KEY POINTS

  • Eating disorders are serious mental health health illnesses
  • About 30 million people in the U.S. are living with an eating disorder
  • Below are some facts to raise awareness on NEDAwareness week 2021

Feb. 22 to 28 mark the National Eating Disorders Awareness (NEDAwareness) Week. It is the perfect time to educate the public about mental health conditions and to spread hope.

According to the American Psychiatric Association (APA), several million people are affected by an eating disorder at any given time. In general, eating disorders are marked by "severe disturbances" in a person's eating behaviors and not just during the moment when they are eating.

"People with eating disorders typically become pre-occupied with food and their body weight," the APA explained.

Those with anorexia nervosa and bulimia nervosa, for instance, tend to feel "fat" or overweight even to the point of semi-starvation.

There are three main types of eating disorders, according to the APA. These are anorexia nervosa, bulimia nervosa and binge-eating disorder. Anorexia nervosa is marked by the severe restriction of food, while bulimia nervosa is characterized by binge eating followed by behaviors to compensate for it, for instance by vomiting or using laxatives.

Binge-eating disorder, on the other hand, is a condition wherein a person has episodes of eating a large quantity of food in a brief period, often without control. A marked difference between bulimia nervosa and binge-eating disorder, the APA explained, is that people with binge-eating disorder don't try to get rid of the food they binged. 

People tend to have their own ideas of how eating disorders look like. On NEDAwareness Week, let's have a look at some facts about eating disorders to have a clearer picture of them, courtesy of the APA, DoSomething.org, Mental Health America (MHA) and Johns Hopkins All Children's Hospital:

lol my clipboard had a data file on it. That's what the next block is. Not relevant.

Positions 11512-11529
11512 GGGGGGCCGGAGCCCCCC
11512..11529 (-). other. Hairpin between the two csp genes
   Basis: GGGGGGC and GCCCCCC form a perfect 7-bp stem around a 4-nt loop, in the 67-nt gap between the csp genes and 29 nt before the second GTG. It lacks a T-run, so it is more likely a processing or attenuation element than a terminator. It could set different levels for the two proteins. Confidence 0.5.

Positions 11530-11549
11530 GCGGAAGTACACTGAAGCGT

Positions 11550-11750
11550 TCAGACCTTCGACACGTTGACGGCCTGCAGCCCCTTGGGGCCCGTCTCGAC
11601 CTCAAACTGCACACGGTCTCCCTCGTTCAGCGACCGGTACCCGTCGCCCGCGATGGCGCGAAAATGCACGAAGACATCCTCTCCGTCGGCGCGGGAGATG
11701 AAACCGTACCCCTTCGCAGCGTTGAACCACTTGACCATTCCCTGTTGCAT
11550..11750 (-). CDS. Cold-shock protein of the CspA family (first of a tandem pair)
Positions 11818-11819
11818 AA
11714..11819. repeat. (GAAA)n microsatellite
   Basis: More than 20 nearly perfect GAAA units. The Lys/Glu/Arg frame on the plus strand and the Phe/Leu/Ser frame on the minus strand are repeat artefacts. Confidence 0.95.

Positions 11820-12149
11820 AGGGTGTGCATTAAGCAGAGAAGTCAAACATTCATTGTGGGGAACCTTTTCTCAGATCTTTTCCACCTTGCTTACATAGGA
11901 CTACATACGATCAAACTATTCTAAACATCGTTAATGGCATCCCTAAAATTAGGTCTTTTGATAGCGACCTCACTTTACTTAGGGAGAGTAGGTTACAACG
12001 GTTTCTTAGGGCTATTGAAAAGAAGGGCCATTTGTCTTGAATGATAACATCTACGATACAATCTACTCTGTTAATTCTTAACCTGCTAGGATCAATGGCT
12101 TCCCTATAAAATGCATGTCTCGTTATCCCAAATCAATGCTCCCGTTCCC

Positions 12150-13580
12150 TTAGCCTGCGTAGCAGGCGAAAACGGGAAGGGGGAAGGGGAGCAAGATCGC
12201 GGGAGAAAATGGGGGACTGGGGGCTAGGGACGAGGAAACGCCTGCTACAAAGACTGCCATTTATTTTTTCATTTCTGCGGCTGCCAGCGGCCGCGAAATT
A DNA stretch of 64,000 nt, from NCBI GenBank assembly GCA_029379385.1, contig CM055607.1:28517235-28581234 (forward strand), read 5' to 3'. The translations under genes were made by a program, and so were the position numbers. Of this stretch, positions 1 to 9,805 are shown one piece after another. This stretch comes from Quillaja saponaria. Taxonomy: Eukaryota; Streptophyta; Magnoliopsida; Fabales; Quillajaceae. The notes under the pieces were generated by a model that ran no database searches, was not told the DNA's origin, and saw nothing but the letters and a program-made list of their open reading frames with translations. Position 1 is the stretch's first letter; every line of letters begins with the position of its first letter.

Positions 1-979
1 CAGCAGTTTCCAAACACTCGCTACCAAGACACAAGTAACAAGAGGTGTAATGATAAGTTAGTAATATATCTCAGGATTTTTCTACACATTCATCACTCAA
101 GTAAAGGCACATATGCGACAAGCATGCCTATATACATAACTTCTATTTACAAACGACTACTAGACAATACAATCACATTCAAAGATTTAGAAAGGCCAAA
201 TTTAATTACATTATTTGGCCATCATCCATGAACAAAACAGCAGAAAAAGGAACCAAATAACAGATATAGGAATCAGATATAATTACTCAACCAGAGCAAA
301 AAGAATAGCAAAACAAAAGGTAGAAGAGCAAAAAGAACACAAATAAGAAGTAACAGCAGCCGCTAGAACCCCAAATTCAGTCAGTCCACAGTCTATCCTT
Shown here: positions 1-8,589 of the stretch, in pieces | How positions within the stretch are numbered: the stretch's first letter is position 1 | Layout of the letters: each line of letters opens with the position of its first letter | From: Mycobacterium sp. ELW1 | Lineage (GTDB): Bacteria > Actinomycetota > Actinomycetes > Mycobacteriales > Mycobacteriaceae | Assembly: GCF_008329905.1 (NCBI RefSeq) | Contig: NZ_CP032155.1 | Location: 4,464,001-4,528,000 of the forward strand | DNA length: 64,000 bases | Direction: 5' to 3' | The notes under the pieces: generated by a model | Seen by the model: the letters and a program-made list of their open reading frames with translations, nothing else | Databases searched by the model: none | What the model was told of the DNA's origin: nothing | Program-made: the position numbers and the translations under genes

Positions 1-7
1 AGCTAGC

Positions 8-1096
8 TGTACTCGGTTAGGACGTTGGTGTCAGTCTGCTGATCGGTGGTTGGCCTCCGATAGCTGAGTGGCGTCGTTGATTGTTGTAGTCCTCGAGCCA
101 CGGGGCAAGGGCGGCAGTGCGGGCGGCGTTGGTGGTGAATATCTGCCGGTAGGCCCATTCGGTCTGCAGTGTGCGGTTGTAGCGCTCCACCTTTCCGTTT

Eating Disorders Aren't Just For Women

While eating disorders are more common in females, they can actually affect anyone from all genders and races. In fact, DoSomething.org noted that among teenagers aged 13 to 18, 1 in 5 with bulimia nervosa and 1 in 4 with anorexia nervosa are male.

The assumption that men don't really get eating disorders may be quite dangerous, too. The National Eating Disorder Association's (NEDA) statistics on eating disorders show that men, who make up 25% of people with anorexia nervosa, have a higher risk of dying from the condition. According to the organization, this may partly be because of the wrong assumption that leads them to get diagnosed later. 

Even children and adolescents may also develop eating disorders. Johns Hopkins All Children’s Hospital noted that it is actually the third most chronic illness among adolescents.

Eating Disorders Are Mental Health Illnesses

Eating disorders are not just fad diets or lifestyle choices. They are serious mental health illnesses that can affect a person's life beyond their eating habits. And just like with any other mental illness, people with eating disorders can't just "get over it." 

Those with the condition need proper, professional help. For the three most common eating disorders, the APA noted that general medical care, psychotherapy, nutritional counseling and nutritional management should be included in a patient's treatment plan.

Eating Disorders Can Affect The Health Beyond Body Weight

Although it is often bodyweight that people think of when it comes to eating disorders, these conditions can have other adverse health effects. For instance, females who have eating disorders may stop having their periods, while affected males can have low testosterone levels.